Prescribed burns scheduled by USFS for Curtis Creek area

Press release

from U. S. Forest Service

The U.S. Forest Service plans to conduct a prescribed burn in the Curtis Creek area of McDowell County between now and April to reduce hazardous fuels and improve wildlife habitat. The prescribed burn could occur as early as next week, depending on the weather.

The prescribed burn will be implemented approximately six miles north of Old Fort, N.C, in the Grandfather Ranger District, Pisgah National Forest. Part of the area is a sanctuary for bears, which will benefit from the prescribed burn. The containment lines for the fire are Curtis Creek Rd, Newberry Creek Rd and trail, as well as Horse Branch and Licklog Branch creeks. The following trails will be closed during the prescribed burn: Newberry Creek Trail #210 and Snook’s Nose #211.

The safety of the firefighters and public is the number one priority. The public is asked to heed signs posted at trailheads and roads and to stay away from burn areas and closed roads and trails.

The burn will occur over a 4-5-day period. The Forest Service will conduct the prescribed burn when environmental conditions permit; wind and relative humidity are key factors in fire behavior, safety and smoke control. The Forest Service is required to meet state air quality requirements and will conduct smoke modeling to determine the optimal conditions for minimizing the effects of smoke. The proper personnel and equipment will be on site during and after implementation of the prescribed burn.

The burn will remove woody debris and enhance wildlife habitat by decreasing the amount of mountain laurel and rhododendron. This management practice will allow mast-producing plant species to grow, improving habitat for game and non-game animal species such as turkeys, resident and neo-tropical songbirds, deer and bears.

The U.S. Forest Service will conduct the burn in cooperation with the NC Forest Service, Old Fort Volunteer Fire Department and the Blue Ridge Parkway. Approximately 3,700 acres of U.S. Forest Service land will be burned. Approximately 100 acres of National Park Service land will be included in the burn. Private land is not included in the burn.

The Forest Service is conducting the burn as part of the Grandfather Restoration Project, a 10-year project designed to restore 40,000 acres of the Grandfather Ranger District. The project is restoring fire-adapted ecosystems by enhancing conditions for a variety of native plants and wildlife, controlling non-native species and protecting hemlocks against hemlock woolly adelgids.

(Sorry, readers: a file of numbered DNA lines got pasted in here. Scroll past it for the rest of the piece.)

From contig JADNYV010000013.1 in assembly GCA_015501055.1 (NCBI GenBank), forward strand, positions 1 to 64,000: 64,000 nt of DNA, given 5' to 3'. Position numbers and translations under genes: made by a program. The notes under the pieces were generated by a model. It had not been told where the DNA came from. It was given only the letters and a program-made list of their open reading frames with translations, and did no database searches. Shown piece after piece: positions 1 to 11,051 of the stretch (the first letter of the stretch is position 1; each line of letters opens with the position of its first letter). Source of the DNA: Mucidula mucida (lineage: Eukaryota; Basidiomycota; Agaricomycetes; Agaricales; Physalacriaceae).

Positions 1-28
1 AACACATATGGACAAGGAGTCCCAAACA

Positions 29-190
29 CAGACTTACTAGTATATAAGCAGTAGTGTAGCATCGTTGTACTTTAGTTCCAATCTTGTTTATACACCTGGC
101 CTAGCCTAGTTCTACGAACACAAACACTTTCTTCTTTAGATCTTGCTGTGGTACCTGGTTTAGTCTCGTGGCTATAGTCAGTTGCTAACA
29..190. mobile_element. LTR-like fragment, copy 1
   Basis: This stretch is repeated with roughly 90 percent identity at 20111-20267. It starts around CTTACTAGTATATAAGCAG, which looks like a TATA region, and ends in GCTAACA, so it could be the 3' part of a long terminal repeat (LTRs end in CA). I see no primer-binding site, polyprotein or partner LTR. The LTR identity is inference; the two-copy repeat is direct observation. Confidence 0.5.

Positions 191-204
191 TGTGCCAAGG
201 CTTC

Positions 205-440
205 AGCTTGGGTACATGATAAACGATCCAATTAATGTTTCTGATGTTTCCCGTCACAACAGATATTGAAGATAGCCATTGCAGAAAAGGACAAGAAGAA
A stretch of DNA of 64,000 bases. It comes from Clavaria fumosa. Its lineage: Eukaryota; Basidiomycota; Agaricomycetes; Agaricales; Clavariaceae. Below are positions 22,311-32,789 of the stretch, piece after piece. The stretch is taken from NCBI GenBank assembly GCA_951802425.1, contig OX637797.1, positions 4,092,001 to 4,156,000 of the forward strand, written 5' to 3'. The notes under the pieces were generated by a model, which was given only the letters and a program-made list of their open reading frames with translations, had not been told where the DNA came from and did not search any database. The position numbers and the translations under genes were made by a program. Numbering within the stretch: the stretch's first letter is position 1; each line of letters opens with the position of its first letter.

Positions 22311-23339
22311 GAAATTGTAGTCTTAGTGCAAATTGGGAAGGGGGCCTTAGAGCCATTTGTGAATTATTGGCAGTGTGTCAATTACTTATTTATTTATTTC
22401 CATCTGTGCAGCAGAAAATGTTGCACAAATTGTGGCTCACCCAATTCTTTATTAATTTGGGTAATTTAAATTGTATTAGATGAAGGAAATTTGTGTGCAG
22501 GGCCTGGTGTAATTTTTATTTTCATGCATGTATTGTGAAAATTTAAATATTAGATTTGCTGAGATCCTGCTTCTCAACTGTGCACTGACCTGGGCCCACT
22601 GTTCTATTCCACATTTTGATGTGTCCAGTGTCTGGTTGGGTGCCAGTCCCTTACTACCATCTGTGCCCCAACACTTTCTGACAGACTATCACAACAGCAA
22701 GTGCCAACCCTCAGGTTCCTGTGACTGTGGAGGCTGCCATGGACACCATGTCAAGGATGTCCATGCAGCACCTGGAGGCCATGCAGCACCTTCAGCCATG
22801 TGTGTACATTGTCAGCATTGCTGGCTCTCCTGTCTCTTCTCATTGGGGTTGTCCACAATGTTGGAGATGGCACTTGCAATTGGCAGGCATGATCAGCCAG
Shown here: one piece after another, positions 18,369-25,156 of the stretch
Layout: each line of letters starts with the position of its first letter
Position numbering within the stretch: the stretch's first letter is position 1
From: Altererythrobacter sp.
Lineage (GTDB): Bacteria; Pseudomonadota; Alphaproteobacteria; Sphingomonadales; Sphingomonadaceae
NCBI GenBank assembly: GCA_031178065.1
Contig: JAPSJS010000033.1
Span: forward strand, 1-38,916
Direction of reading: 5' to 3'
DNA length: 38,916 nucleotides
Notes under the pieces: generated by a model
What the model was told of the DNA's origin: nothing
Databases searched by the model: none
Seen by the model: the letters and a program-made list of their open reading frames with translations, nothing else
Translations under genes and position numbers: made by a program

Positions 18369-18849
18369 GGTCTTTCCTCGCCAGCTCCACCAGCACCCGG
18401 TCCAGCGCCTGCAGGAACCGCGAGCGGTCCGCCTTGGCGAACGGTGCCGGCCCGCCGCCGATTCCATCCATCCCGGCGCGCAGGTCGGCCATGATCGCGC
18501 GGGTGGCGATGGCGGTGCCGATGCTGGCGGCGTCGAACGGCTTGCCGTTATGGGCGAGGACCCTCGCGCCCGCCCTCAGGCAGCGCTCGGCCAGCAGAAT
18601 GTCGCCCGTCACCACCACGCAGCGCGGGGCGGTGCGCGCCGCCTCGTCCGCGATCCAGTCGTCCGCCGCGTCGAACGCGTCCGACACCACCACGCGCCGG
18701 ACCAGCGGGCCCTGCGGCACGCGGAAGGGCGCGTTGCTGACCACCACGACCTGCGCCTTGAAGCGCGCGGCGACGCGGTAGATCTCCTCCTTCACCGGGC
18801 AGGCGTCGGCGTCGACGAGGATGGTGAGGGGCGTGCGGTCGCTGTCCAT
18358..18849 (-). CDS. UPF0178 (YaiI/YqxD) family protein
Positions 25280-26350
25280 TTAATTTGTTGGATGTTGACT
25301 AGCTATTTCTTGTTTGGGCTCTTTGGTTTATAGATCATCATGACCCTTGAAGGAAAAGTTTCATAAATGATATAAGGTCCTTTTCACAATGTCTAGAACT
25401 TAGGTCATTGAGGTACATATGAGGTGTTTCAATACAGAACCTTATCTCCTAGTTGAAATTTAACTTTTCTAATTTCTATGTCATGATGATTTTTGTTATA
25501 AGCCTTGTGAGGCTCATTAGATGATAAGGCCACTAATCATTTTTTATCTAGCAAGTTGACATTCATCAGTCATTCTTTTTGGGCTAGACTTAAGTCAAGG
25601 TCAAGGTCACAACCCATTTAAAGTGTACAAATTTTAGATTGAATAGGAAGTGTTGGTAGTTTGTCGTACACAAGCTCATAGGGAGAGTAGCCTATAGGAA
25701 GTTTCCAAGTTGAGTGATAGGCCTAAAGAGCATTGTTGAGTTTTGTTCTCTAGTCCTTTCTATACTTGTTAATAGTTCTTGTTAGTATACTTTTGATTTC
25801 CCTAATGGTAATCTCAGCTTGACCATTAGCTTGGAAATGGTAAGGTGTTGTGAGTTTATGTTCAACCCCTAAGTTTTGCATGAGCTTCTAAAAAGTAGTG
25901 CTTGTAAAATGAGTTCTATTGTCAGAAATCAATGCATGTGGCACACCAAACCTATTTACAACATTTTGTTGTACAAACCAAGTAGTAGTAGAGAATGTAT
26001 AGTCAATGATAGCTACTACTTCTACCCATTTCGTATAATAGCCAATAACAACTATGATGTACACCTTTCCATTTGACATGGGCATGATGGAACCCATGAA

For more information on prescribed fire, visit the U.S. Forest Service website, http://www.fs.fed.us/fire/management/. Information about the National Forests in North Carolina is available at http://www.fs.usda.gov/nfsnc.

For more information, contact the Grandfather Ranger District at 828-652-2144.


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0 thoughts on “Prescribed burns scheduled by USFS for Curtis Creek area

  1. Danial Boone

    The US Forest Service’s lazy and dangerous deliberate or so called “prescribed” burns that are taking place all over Western NC overlook the damage of these attacks on the understory of our forests to ground dwelling creatures, vertebrates and invertebrates alike. Currently the US Forest is mandated to extract forest products, even if below cost and at great cost to the environment and taxpayers. The US Forest Service should change their mandate to preservation and recognize the damage they do with managing the forests for the maximized profits of the 1%.

    This uninvestigated US Forest Service propaganda puff piece fails to disclose that there are far safer methods of clearing brush from the forests than deliberate burns that frequently get out of control and

  2. Lonnie Crotts

    A website (www.SaveLGW.org) was established to involve citizens and develop grass roots activism to prevent the US Forest Service to burn the Linvile Gorge Wilderness. The website is intended to be informative about the USFS plan and provides an online petition that delivers the petitioners comments to the designated USFS recipient via email.

  3. Bob Underwood

    I want to thank Danial Boone for his comment and i think he is pretty much on target. Folks, i think the US Forest Service has just gone crazy . Since the year 2000 there have been four major burns within the Linville Gorge Wilderness area and only one of them was natural, caused by lightening. Now the USFS plans to reburn the whole Wilderness again.. WHY?. How much is enough? I can certainly understand the need to protect private property. After all since Wilderness area is protected by Law from loging, the trees and wildlife are valueless — a liabillty . If you subtract al the pseudo-environmental hoop-la about ‘fire dependent species’ what remains is an end-run on the public to do a preemptive burn so that the NEXT fire to come along will not have so much fuel. This becomes the only credible point in qbout 50 pages of fine print. Does it really protect? Well, if you look at the remains of the Dobson knob fire area a few years ago you see a forest of standing dry rododendrons now more flamable than ever! So the USFS has to burn the wilderness over and over again and keep on burning every few years — — forever. This is what they call ‘management’. It feeds an industry. The harsh reality is this: the US Forest Service has sold out and no longer protects the forest nor your interests. We now must fight to protect the Wilderness from them. I now see an agency that appears to have lost all touch with reality and is hell-bent on destroying its own credibility. Even if we stop them on this particular effort, something has gone so very wrong on the higher decision making levels that congressional investigation is needed. Bob Underwood

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